Mitsubishi iMiev: The Perfect Electric Car… For Some Things
2016 Mitsubishi i-MiEV | MSRP: $22,995 | Price as Tested: $25,845
Battery: 16 kWh; 330 V | Range: 62 mi | MPGe: 126 city / 99 hwy
These days fully-electric cars are all the buzz, with companies like Tesla selling over 370,000 pre-orders for their promised Model 3 in just days and all other manufacturers scrambling to play catch-up. The promise of a greener driving experience plays out with the much more efficient energy coming from our country’s power grid, although the origin of the batteries isn’t always considered. The fact remains, as technology advances – particularly in the battery area – electric cars will become a greener and greener alternative, and likely dominate the roads someday.
So you want to be a part of this trend, but you don’t have over $100k burning a hole in your pocket for a Tesla Model S. Well, fear-not; for only $23k you can have your own fully-electric vehicle, with the optional Level 3 Super-Charger port. That’s the good news. The bad news is that it’s not that great of a car.
We poked a bit of fun in our video review, picking five things that the Mitsubishi i-MiEV isn’t really good at. Well, there’s probably way more than five, but there are also a bunch of things that it’s good at. If you drive less than 50 miles per day, primarily in urban areas, it is the perfect car. You’ll spend a fraction of the cost of a conventional car to power the i-MiEV. It will also help if you don’t care too much what your car looks like, as this isn’t likely to win any design awards. It’s futuristic looking, but not in a good way – like when a cartoon from the 60’s imagines the future.
The interior isn’t much better, with extremely-dated gauges and switchgear. They took a gas platform and retrofitted it with electric power, so to pop the charging-port door, you pull on what would be the hood release. That opens the Level 2 charge port on the passenger side. Wait, but you’ve found an ultra-fast charging Super-Charger port? To open that one (on the driver’s side) you have to use what would have been the gas-release lever. It’s clear that not much has been spent to convert this car – which keeps the price down, along with the refinement.
We suspect that Mitsubishi made this a calculated choice – opting in that very Japanese way to focus on engineering, efficiency and simplicity over luxury or design. But in this case, against the allure of Tesla’s cachet and the sleek sophistication of devices like the iPhone, the i-MiEV looks and feels pretty flimsy.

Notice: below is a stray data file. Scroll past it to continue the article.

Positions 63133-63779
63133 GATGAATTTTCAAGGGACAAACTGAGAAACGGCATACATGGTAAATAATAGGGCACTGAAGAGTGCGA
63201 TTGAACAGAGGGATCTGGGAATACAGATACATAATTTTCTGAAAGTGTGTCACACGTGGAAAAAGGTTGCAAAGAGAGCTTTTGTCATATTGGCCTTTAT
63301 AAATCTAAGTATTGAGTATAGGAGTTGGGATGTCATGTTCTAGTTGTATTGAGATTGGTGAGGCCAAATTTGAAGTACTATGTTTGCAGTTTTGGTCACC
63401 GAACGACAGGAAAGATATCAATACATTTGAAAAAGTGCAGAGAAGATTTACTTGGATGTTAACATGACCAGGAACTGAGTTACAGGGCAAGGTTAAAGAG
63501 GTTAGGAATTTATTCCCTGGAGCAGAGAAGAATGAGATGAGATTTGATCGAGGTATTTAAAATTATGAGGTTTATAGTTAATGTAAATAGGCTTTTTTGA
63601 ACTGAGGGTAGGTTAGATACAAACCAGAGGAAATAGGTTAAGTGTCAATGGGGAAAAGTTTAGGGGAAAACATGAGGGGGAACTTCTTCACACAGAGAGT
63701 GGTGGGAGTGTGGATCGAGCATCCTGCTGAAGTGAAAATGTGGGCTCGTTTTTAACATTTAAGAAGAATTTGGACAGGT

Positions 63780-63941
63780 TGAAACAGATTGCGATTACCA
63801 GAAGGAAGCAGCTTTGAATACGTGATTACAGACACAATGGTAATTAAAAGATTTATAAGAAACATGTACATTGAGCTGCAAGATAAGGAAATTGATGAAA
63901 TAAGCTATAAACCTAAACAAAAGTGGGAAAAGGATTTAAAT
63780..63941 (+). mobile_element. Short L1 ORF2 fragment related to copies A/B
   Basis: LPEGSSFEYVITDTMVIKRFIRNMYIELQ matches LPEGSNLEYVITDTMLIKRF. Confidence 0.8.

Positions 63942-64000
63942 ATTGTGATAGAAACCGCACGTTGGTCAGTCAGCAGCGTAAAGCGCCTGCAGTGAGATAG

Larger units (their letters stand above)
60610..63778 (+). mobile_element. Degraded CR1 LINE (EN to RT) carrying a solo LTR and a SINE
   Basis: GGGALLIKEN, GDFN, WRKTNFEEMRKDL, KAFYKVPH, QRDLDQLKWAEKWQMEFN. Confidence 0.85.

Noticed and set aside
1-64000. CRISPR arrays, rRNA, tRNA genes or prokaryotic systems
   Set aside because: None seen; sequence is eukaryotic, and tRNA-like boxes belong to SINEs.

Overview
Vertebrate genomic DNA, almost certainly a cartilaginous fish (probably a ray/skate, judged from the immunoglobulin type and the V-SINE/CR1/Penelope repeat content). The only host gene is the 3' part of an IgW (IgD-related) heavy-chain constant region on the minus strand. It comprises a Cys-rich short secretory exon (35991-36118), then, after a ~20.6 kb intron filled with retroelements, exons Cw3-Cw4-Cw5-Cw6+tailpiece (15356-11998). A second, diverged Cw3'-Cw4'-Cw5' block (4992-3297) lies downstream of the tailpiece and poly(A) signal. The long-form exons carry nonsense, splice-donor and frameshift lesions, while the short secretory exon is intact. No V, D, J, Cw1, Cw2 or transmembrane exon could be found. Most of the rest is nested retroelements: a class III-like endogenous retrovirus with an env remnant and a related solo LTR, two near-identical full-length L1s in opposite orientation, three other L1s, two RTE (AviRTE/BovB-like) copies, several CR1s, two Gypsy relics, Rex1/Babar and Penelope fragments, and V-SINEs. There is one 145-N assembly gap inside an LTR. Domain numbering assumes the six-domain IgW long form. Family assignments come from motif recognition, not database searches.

So what is the driving experience like? Well, due to the nature of electric power, you have peak torque from a standstill, meaning it feels quick right off the line. The motor puts out 66hp, which is more than enough to motivate its 2550 lbs frame. Overall, it’s actually quite fun to drive – except at higher speeds, where the lack of power really sticks out.
Then there’s the range – having a 62-mile range (we saw more like 55 in real-world usage) means you’ll always be plotting that next charging station. And that’s a problem in Chicago. Our city is a bit behind when it comes to charging stations, and it shows here. The fact that it takes 22 hours to charge from a standard wall outlet versus 6 hours via the Level 2 220V charger means that you’ll be installing one in your house. At a Level 3 supercharger, you can get up to 80% battery in only 20min, but they are really only available at Nissan and Tesla dealerships. Believe me, you’ll know exactly where they are. And it’s not a bad thing to stop and wait for 20 minutes to charge your car. You can catch up on emails, have a coffee – it’s a nice downtime. But if you’re in a hurry, you’ll be frustrated.
So what do we think of this 2016 Mitsubishi i-MiEV? It’s a great idea whose time hasn’t really come yet. The infrastructure doesn’t really support it yet, and the overall experience feels rushed and not well thought out. These types of cars are only going to get better. But if you’re on a budget, and just can’t wait to be a part of the revolution – this one’s for you.
Special thanks to
Mitsubishi Motors Corporation
for providing this week’s car,
the 2016 Mitsubishi i-MiEV.